• Mogget - Friday, June 13, 2008 - link

    You quite clearly haven't the faintest clue what you're talking about. Take this (out of any sentence -- I commend you for being so consistently wrong):

    Has anybody actually tried zipping around the mac OS and multitasking? Impossible.

    This is beneath even sarcasm. Multitasking on OSX is ludicrously easy. Spaces (http://www.apple.com/macosx/features/spaces.html)">http://www.apple.com/macosx/features/spaces.html) makes having many apps open at once simple to manage, and swtching between them takes no time at all. Please refrain from making sweeping statements based on you incompetence with (and no doubt minimal exposure to) the OS in question.

    There are plenty of valid reasons for critcising Apple, so please use them instead of spouting garbage.
    Reply
  • wvh - Thursday, June 12, 2008 - link


    My girlfriend bought a portable recently. She's not a "technical" computer user, unlike me. She just didn't want anything with Microsoft Windows on it. There is no way of getting a laptop in Europe from any major manufacturer that doesn't come with Windows. It's bloody disgusting. The one alternative option we could find, was a bit too geek oriented.

    So she spent a bit more than she was planning for and bought a MacBook Pro... Just because it wasn't Microsoft.

    I've never tried Windows Vista, but especially on laptops and small form factor devices, there are much better options. The biggest issue that was holding back Linux was support from hardware manufacturers. If manufacturers start designing their system and hardware with Linux in mind, just like Apple does, Microsoft will get a serious beating. If you need to buy a new computer just because of the operating system, there's something wrong.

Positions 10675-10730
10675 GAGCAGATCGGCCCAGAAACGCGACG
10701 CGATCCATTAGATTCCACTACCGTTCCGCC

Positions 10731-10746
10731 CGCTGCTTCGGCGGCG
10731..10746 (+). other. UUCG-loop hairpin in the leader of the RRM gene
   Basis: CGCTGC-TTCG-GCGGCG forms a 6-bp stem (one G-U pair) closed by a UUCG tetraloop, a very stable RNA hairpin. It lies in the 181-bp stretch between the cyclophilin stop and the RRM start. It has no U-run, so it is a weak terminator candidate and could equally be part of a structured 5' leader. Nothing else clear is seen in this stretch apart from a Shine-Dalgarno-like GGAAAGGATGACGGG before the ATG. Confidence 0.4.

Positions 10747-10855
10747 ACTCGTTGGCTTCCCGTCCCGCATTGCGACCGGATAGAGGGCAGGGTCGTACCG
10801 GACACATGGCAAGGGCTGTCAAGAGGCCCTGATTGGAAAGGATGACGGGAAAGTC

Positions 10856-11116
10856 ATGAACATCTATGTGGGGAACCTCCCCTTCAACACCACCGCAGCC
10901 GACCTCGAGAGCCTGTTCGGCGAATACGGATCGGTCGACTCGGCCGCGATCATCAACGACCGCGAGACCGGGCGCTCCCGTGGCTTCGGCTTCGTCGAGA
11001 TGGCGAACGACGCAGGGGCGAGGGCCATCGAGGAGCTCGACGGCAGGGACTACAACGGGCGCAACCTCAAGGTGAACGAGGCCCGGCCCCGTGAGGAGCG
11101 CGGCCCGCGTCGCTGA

I can't wait for Microsoft to loose its stranglehold on the industry.
    Reply
  • sprockkets - Thursday, June 12, 2008 - link

    Let apple open up the OS to other manufacturers, and see what the first step they would do. It is easy: they will undercut Apple on price every time. Then they will offer machines that are plain clones, offer off shore support, since the machines are so cheap.

    Now, what do you think will happen? If people really like OSX, then they will buy it cheap on other machines. Then apple will be forced to go cheap and skimp on their support and design. Hell, maybe they will be pressed to stop advertising their products on 4 different times and channels a day (the mac book air commercial aired each day during The Daily Show).

    Obviously, Apple does not want their crap being sold as a commodity. They want the supply to be small. While keeping complete control over the hardware and software is a valid reason, it isn't the only one.

    And that is what happened to the pc market at the turn of the century. Everyone stopped offering a pc with distinctive features and designs, and started making the same old computer.

    And why? One reason could be that emachines with their "What the hell? A $400 PC? Wow I'll buy!" forced everyone to go cheap. Of course, everyone who bought one found out you got what you paid for.

    Reply
  • tbcpp - Thursday, June 12, 2008 - link

    But under all the fluff, it's still MS Vista crap. A turd with whipped cream on it doesn't make it any more palatable. Reply